Each week I will be interviewing a few friends from the popular group Retro Tech 100 on Facebook. This is one of the most popular and friendly gaming groups online and features individuals with a wealth of knowledge and passion regarding video games of years gone by. This week we chat with Chris Caldwell and ask him a few questions regarding his love of gaming.
Hi Chris, What was the first gaming system you ever owned and fell in love with?
It was the four switcher Atari 2600 with the game Outlaw. This game was quickly followed by classics such as Frogger, Ms Pacman and Keystone Kapers.
Chris’s first game on the Atari 2600 was a simple, yet revolutionary shoot out game featuring large and colourful graphics. You could shoot at three different angles with ricochet shots adding to the strategic gameplay. What really makes Outlaw interesting is the inclusion of Wagons, Cactus and moving walls. There were even a few one player target variations that were harder than they looked. This would have been an excellent first game for the system.
When did you start collection Video Game Systems?
My collecting started a little over ten years ago and I began by looking for items at local garage sales. Then progressing to Ebay hunting for bargains before the boom really happened.
What is your favourite System?
If I had to choose it would be a toss up between three systems, the Atari 2600 (for obvious reasons), Sega Genesis and the Playstation. The Atari would probably be my overall favourite, probably due to the emotional attachment. My mother showed me how to play the games and use the controllers.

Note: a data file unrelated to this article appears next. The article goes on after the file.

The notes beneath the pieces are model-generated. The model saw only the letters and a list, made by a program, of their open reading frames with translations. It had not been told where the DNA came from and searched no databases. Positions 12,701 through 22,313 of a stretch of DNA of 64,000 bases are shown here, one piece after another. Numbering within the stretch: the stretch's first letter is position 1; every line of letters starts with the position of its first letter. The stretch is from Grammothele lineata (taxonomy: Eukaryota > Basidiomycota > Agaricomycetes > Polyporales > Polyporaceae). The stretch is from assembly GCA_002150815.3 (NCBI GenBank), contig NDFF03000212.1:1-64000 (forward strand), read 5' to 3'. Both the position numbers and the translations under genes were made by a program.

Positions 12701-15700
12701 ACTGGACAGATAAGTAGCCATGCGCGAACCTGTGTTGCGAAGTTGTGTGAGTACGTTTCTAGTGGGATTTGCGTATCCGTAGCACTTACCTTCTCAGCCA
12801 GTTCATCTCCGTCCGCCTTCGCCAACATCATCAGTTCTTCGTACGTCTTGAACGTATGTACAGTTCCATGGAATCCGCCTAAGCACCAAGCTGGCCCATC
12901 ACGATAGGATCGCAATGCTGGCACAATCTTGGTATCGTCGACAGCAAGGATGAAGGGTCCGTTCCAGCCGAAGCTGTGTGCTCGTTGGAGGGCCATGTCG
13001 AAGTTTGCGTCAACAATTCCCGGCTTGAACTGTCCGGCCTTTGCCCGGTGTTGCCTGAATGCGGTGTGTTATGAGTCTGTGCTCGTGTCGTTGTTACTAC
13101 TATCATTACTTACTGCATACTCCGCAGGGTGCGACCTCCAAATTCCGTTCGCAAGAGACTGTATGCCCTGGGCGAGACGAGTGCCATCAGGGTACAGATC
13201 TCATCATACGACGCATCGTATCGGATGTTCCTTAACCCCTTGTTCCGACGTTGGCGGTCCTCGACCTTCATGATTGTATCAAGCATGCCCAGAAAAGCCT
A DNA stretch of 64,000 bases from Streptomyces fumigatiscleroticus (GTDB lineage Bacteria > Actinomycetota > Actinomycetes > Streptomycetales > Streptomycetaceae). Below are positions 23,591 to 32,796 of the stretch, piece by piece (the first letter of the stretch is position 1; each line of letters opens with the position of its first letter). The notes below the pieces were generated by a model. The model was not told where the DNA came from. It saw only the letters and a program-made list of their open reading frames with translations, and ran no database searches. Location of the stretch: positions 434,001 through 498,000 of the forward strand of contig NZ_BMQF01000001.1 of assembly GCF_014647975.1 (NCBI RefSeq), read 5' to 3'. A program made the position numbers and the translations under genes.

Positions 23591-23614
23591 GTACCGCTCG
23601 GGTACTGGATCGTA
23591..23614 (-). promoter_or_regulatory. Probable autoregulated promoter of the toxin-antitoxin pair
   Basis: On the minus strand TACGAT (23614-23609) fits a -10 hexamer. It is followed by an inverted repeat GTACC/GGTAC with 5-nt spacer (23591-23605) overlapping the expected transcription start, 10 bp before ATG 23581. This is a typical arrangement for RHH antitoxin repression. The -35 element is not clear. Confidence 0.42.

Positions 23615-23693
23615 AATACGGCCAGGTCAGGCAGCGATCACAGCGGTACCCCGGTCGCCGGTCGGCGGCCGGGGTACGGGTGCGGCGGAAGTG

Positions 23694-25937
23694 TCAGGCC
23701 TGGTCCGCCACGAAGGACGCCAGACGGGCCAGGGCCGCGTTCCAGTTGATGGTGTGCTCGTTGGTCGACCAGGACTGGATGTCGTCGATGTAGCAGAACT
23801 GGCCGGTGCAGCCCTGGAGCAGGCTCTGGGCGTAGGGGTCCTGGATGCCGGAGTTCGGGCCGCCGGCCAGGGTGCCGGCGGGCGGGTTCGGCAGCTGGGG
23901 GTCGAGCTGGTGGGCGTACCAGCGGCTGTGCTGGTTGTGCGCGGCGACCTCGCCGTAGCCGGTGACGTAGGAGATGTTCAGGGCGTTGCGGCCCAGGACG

What’s your favourite Genre of Game?
I love the side scrolling beat-em ups, my favourite from that genre would have to be Streets of Rage!
Streets of Rage was one of the most popular game titles of the Genesis’ early years and it’s no surprise that as a Beat-em up fan Chris would pick this as a favourite. This was Sega’s attempt to craft a challenger to the popular Final Fight arcade title which saw it’s home primarily on the Super Nintendo (although other 8 and 16 bit ports were available at the time). Fast, frantic and fun, this title still warrants attention today.
What do you Enjoy the most about Collecting older games and systems?
I love the history of the titles, collecting rare finds and learning about the game or consoles development history. Every game system is like a time capsule. Playing a game on the original system rather than emulation allows you to experience it just as it was when it came out.
Talking comics would like to thank Chris Caldwell for his time and contribution to these series of articles.